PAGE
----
Let $G$ be a group acting highly transitively (and faithfully) on a set $S$. Suppose that $G$ is finitely presented, and that every stabilizer in $G$ of a finite subset of $S$ is finitely generated. I think I can prove that $G$ embeds in a finitely presented simple group, which in particular implies $G$ has decidable word problem, but I'd like a better understanding of why such a $G$ should have decidable word problem. Is there a pre-existing (and/or more direct) reason that a group admitting such an action should have decidable word problem?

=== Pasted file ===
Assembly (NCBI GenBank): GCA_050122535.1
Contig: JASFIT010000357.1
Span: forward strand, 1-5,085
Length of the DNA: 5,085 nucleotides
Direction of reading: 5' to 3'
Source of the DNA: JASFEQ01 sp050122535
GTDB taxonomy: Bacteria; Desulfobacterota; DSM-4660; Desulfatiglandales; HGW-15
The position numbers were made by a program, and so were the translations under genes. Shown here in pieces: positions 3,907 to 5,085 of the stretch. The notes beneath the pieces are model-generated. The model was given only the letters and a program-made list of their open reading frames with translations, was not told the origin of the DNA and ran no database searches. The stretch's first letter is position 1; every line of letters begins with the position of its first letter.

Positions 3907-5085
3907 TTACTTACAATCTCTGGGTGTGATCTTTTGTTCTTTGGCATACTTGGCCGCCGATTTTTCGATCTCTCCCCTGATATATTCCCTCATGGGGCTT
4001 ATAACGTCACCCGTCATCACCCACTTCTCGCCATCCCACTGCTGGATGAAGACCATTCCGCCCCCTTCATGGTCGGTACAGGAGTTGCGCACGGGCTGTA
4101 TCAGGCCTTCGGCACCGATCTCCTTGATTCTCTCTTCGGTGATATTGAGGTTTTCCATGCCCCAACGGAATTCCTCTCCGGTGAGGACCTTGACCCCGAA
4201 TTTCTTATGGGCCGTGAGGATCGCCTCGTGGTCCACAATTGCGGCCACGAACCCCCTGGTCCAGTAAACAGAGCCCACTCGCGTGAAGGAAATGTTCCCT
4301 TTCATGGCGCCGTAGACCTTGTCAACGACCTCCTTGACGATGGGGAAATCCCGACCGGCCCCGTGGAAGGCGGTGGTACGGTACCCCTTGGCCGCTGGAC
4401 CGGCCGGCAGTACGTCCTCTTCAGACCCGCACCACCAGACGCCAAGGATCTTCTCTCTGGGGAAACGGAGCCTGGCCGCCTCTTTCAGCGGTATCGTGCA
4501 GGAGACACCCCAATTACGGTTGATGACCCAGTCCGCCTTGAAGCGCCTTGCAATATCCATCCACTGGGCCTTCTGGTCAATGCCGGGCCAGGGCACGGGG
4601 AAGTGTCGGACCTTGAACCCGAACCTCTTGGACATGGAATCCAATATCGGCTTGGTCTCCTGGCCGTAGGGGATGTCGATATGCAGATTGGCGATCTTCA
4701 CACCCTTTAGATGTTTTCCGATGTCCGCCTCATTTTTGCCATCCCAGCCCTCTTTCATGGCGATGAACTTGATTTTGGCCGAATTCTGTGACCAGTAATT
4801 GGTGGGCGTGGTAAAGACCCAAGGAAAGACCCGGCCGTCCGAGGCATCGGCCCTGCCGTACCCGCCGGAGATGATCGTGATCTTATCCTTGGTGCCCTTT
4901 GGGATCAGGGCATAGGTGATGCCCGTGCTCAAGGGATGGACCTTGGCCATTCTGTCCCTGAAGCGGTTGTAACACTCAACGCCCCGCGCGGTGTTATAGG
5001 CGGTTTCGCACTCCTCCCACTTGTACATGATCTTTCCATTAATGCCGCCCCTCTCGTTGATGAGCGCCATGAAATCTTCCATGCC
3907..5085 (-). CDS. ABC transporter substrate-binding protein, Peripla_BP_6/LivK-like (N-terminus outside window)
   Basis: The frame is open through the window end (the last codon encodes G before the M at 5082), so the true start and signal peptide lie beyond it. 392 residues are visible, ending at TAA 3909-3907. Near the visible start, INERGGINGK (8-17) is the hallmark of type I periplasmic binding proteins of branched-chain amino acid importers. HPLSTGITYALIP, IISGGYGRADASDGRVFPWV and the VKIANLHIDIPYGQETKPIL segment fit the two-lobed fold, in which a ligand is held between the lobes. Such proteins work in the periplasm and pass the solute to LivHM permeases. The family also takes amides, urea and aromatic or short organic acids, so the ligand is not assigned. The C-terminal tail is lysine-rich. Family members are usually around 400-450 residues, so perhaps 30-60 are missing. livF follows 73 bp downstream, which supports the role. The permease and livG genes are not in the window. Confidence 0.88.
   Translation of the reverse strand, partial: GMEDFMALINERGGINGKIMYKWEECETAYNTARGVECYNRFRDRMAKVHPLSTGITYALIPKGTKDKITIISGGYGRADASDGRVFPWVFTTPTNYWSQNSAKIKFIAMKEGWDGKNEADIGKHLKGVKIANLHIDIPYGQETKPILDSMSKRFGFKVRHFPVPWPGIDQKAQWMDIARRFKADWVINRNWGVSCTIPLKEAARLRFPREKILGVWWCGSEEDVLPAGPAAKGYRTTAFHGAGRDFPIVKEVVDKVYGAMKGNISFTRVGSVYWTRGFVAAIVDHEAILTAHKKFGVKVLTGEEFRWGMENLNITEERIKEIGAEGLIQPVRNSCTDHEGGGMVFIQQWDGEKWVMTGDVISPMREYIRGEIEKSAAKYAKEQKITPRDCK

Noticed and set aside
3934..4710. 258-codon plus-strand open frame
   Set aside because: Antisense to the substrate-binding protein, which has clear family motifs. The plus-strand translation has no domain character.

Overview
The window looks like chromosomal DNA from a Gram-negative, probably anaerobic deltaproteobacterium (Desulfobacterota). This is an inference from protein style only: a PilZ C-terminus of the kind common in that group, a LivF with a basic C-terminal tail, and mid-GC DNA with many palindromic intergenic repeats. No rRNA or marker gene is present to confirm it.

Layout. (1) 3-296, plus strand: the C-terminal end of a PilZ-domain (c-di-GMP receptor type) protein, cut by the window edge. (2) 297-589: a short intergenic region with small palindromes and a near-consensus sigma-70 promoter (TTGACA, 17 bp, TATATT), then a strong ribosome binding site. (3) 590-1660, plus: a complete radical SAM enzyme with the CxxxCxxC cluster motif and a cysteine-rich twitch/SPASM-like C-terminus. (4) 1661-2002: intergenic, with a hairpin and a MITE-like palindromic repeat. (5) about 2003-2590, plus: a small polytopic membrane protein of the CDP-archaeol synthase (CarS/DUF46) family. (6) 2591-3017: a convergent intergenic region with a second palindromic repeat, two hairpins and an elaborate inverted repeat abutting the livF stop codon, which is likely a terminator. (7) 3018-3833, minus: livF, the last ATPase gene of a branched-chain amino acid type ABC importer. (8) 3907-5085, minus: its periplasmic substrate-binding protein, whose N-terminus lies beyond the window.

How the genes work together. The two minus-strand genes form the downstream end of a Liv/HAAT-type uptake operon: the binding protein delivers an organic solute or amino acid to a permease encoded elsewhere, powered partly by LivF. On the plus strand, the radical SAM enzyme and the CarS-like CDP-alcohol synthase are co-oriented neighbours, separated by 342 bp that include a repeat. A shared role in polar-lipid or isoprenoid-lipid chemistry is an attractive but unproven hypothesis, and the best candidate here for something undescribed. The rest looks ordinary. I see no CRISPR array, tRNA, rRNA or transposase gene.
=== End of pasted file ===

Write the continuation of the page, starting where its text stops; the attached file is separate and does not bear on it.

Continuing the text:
(Edit: Here an action of a group $G$ on a set $S$ is called *highly transitive* if for all $n\in\mathbb{N}$ the induced action of $G$ on the set of $n$-tuples of distinct elements of $S$ is transitive.)

uniformly. This places some constraints on what you might expect a solution to the word problem to look like. $\endgroup$10more comments